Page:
Tiny Diner in Minneapolis

Small space. Big ideas.

The heart of Powderhorn’s Tiny Diner isn’t inside its bitsy building, originally a 1950s gas station, but in its surrounding patio garden, rooftop beehives, and urban farm just down the street. This latest restaurant from the Kim Bartmann empire (Barbette, the recently opened Kyatchi, the brand-new Third Bird, etc.) may be the city’s most sustainable. Building on her environmental ethos, Tiny Diner is covered in solar panels and serves food grown with uber-eco permaculture techniques. While the diner’s retro-mod ambiance is the hippest in the neighborhood, the $36 lamb-chop entrée feels like a stretch— especially when the cooks make a racket as earsplitting as glass-clinking at a wedding reception. Tiny Diner’s menu, like that of its sister restaurants, seems destined for goodness not greatness. (The Philly cheese steak’s terrific filling and terrible bun typified consistency issues.) Still, the variety is admirable: Where else can you pair deviled eggs and a peanut-butter malt with soft-shell-crab fried rice?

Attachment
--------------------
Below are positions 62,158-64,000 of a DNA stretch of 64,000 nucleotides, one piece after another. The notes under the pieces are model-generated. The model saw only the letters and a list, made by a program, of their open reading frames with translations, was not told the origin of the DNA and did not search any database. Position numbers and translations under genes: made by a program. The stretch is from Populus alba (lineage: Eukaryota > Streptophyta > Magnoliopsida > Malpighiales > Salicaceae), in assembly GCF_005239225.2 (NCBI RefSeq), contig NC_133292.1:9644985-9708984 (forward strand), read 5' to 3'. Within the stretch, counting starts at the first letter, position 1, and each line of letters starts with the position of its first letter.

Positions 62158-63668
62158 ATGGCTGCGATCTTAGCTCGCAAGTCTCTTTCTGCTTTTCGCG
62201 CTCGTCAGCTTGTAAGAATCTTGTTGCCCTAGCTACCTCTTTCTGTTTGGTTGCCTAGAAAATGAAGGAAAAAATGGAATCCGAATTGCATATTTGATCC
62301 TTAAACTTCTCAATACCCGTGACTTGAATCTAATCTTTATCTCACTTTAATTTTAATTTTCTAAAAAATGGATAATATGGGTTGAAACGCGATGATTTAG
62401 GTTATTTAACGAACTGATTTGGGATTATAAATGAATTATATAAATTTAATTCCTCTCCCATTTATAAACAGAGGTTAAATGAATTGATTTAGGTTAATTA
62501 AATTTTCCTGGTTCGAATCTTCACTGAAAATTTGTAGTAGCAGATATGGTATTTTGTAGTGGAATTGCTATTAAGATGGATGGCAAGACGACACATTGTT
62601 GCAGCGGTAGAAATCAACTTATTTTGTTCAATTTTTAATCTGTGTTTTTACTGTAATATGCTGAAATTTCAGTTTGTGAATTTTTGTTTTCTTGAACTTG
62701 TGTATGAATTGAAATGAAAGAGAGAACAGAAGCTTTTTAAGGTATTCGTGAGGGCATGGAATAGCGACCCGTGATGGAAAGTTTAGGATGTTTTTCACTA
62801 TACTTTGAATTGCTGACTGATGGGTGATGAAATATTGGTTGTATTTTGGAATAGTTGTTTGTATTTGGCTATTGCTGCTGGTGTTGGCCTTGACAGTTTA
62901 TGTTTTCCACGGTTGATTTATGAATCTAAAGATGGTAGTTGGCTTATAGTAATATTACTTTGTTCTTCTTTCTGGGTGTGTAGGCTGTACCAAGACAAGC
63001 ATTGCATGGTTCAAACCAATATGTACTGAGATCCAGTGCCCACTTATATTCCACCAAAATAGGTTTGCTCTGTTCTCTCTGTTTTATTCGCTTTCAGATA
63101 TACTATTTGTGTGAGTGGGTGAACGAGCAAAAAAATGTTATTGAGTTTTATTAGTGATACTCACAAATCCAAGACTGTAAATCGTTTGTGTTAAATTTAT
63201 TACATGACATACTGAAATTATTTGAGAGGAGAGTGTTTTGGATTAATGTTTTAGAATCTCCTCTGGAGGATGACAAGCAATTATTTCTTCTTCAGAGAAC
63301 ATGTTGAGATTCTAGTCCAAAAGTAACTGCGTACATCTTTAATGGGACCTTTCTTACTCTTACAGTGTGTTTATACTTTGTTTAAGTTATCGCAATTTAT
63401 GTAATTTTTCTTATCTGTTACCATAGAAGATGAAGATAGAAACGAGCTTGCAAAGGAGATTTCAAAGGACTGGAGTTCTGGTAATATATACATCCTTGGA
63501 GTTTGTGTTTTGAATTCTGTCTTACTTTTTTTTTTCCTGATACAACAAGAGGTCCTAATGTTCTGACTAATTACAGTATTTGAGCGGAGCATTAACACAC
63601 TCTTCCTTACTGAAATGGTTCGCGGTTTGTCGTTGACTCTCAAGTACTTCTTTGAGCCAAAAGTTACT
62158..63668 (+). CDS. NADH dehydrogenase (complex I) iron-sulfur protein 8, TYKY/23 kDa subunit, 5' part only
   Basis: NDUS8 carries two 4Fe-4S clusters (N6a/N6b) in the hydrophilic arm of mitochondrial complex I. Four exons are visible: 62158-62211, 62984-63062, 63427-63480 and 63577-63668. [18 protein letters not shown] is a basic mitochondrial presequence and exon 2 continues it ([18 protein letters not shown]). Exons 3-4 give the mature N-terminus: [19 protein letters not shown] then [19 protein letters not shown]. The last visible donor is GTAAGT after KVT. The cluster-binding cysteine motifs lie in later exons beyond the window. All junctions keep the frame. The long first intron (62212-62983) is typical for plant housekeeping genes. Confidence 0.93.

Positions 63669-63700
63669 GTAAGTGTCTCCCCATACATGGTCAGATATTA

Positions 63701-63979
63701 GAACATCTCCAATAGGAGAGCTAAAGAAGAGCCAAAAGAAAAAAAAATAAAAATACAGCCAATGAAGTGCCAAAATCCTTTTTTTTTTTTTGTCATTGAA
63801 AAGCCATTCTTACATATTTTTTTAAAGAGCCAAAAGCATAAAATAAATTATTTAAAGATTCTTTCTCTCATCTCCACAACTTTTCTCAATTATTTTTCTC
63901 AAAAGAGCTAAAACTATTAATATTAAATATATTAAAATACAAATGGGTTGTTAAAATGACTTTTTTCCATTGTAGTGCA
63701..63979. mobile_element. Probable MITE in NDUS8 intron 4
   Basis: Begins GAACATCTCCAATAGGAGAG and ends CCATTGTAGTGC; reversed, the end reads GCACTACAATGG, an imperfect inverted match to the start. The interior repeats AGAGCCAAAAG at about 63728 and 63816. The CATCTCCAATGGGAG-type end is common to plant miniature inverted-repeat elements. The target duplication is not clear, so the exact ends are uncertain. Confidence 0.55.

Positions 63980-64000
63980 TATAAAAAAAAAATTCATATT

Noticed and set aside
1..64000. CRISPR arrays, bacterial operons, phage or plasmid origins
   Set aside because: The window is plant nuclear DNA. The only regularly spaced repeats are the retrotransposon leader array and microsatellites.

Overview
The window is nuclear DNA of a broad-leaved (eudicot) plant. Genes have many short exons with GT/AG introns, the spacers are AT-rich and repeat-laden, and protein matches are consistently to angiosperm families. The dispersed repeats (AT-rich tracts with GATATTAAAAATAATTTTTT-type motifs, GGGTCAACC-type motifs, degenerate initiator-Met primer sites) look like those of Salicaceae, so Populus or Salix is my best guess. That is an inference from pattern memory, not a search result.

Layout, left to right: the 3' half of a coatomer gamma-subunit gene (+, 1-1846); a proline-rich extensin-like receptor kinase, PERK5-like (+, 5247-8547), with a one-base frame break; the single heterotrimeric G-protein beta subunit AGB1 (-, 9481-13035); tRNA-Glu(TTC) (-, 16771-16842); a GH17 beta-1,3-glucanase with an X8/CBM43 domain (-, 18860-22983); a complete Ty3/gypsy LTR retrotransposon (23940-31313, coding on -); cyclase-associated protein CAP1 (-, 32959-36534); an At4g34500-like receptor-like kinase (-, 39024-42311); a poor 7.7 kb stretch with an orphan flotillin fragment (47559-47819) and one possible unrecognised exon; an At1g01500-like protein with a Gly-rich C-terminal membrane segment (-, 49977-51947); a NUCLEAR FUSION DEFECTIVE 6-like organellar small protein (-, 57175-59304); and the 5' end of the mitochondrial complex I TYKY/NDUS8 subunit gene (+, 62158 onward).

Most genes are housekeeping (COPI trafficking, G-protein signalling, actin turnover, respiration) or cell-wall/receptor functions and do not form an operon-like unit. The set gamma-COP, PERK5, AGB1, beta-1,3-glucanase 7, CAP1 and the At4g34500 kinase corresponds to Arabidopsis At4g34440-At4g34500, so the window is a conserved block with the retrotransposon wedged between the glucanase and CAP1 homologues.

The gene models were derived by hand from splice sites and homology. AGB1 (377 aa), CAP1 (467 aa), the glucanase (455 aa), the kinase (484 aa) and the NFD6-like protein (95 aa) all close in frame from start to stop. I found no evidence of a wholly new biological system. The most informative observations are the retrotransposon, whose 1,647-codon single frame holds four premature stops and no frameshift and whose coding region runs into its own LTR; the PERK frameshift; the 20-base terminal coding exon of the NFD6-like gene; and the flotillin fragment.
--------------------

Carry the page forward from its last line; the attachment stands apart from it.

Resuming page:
Web extra: Take behind the scenes look at how Tiny Diner creates its magic.